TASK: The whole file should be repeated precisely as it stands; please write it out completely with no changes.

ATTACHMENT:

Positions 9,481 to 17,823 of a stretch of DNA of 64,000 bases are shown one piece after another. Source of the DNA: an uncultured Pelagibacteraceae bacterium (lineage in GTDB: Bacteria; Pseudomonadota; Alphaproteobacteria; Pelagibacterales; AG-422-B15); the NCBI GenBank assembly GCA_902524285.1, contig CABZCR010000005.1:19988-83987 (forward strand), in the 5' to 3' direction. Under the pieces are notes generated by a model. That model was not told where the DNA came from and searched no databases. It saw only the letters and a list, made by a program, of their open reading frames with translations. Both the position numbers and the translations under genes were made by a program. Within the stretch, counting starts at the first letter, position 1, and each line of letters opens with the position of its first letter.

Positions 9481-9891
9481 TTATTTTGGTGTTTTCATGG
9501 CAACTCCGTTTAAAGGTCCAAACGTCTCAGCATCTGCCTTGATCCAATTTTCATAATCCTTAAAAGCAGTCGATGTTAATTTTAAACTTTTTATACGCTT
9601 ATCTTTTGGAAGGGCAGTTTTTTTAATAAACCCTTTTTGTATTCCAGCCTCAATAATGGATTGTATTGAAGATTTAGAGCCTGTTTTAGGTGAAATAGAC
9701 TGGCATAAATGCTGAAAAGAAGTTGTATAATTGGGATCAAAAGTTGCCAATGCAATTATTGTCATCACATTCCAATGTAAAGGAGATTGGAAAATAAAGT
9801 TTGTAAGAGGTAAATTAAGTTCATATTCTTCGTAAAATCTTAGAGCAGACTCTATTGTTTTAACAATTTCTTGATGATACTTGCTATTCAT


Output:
Positions 9,481 to 17,823 of a stretch of DNA of 64,000 bases are shown one piece after another. Source of the DNA: an uncultured Pelagibacteraceae bacterium (lineage in GTDB: Bacteria; Pseudomonadota; Alphaproteobacteria; Pelagibacterales; AG-422-B15); the NCBI GenBank assembly GCA_902524285.1, contig CABZCR010000005.1:19988-83987 (forward strand), in the 5' to 3' direction. Under the pieces are notes generated by a model. That model was not told where the DNA came from and searched no databases. It saw only the letters and a list, made by a program, of their open reading frames with translations. Both the position numbers and the translations under genes were made by a program. Within the stretch, counting starts at the first letter, position 1, and each line of letters opens with the position of its first letter.

Positions 9481-9891
9481 TTATTTTGGTGTTTTCATGG
9501 CAACTCCGTTTAAAGGTCCAAACGTCTCAGCATCTGCCTTGATCCAATTTTCATAATCCTTAAAAGCAGTCGATGTTAATTTTAAACTTTTTATACGCTT
9601 ATCTTTTGGAAGGGCAGTTTTTTTAATAAACCCTTTTTGTATTCCAGCCTCAATAATGGATTGTATTGAAGATTTAGAGCCTGTTTTAGGTGAAATAGAC
9701 TGGCATAAATGCTGAAAAGAAGTTGTATAATTGGGATCAAAAGTTGCCAATGCAATTATTGTCATCACATTCCAATGTAAAGGAGATTGGAAAATAAAGT
9801 TTGTAAGAGGTAAATTAAGTTCATATTCTTCGTAAAATCTTAGAGCAGACTCTATTGTTTTAACAATTTCTTGATGATACTTGCTATTCAT